|Area (1801)||1196.17792 km2|
"Public house","Public house",
"Robin Hood name","Robin Hood name",
Robin Hood (Bedford)¤1751|Robin Hood (Luton)¤1864|
By Henrik Thiil Nielsen, 2017-12-20. Revised by Henrik Thiil Nielsen, 2021-01-28.
The Historic Counties Trust describes Bedfordshire as follows:
Bedfordshire is a relatively small county in the southern Midlands. It is largely low-lying, though the Chiltern Hills also reach into the southern part of the county. The chief river is the Great Ouse, which snakes through the county, producing very fertile country, and on whose banks lies the county town, Bedford. In area, most of the county is agricultural. However there are several large towns and industrial development around many towns. The main town is Luton, an industrial town with a major airport. Bedford itself, is smaller, but a thriving town nevertheless. While no "New Towns" were planted in Bedfordshire, Bedford, Luton and several towns have been the subject of similar planned expansion, influenced by the A1, which runs through the centre of the county, and the M1 in its south. Nevertheless, away from the main towns Bedfordshire has rich agricultural land, rolling rural scenery and pretty villages.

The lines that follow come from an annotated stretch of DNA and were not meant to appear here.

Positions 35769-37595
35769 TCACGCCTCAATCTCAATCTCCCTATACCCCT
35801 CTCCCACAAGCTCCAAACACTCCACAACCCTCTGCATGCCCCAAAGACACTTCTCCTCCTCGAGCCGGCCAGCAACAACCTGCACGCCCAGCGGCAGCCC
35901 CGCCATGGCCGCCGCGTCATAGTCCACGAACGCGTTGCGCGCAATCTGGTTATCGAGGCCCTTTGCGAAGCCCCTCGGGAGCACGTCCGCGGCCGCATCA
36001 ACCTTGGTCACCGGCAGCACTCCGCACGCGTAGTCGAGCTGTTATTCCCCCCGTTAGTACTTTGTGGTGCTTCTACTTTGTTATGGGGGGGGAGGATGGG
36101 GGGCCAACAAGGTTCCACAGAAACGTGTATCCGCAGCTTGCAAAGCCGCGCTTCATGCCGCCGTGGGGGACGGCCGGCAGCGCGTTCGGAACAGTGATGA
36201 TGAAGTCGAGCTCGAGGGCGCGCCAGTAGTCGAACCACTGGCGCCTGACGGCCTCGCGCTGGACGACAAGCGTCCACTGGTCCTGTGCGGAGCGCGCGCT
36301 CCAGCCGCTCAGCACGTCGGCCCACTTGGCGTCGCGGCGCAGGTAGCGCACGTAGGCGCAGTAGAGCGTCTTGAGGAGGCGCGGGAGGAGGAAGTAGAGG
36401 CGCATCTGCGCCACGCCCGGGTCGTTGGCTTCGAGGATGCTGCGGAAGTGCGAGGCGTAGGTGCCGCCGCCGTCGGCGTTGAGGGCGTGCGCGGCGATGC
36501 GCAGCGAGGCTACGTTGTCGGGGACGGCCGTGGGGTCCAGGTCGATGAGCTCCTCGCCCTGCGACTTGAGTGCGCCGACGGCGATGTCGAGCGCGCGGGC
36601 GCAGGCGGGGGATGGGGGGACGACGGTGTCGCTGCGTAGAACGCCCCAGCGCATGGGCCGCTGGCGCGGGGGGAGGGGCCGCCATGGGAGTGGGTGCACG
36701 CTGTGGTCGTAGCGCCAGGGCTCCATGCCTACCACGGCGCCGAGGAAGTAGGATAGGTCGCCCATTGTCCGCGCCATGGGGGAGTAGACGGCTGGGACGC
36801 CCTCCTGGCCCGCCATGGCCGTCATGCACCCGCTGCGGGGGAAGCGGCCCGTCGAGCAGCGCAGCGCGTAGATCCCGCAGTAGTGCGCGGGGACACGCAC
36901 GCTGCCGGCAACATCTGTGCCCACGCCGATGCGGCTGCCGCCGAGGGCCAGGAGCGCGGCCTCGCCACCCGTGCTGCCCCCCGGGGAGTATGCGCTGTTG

Main Towns: Ampthill, Bedford, Luton, Biggleswade, Dunstable, Leighton Buzzard, Sandy.
Main Rivers: Flit, Ouse, Ivel, Hiz, Ouzel, Lea.
Highlights: Woburn Abbey Safari Park; Bunyan Statue, Bedford; Luton Hoo; Whipsnade Zoo; Wrest Park.
Highest Point: Dunstable Downs, 244.14 m.
Area: 1204.35 km2.
1 Robin Hood-related place-name first documented in the 18th century.
1 Robin Hood-related place-name first documented in the 19th century.
2 Place-names and localities.
Lists and gazetteers
- No entries for Bedfordshire place-names in Dobson, R. B., ed.; Taylor, J., ed. Rymes of Robyn Hood: an Introduction to the English Outlaw (London, 1976), pp. 293-311.
- British History Online: Victoria County History – Bedfordshire
- The Historic Counties Trust: Historic Counties Descriptions
- Wikipedia: Bedfordshire.
- Histpop – The Online Historical Population Reports Website: Population tables I, Vol. I. England and Wales. Divisions I-VII, 1851 – Page clxviii (University of Essex). Google: Acres to km2.
- The Historic Counties Trust has kindly allowed me to quote its county descriptions in toto. We have converted square miles to km2 and feet to meters.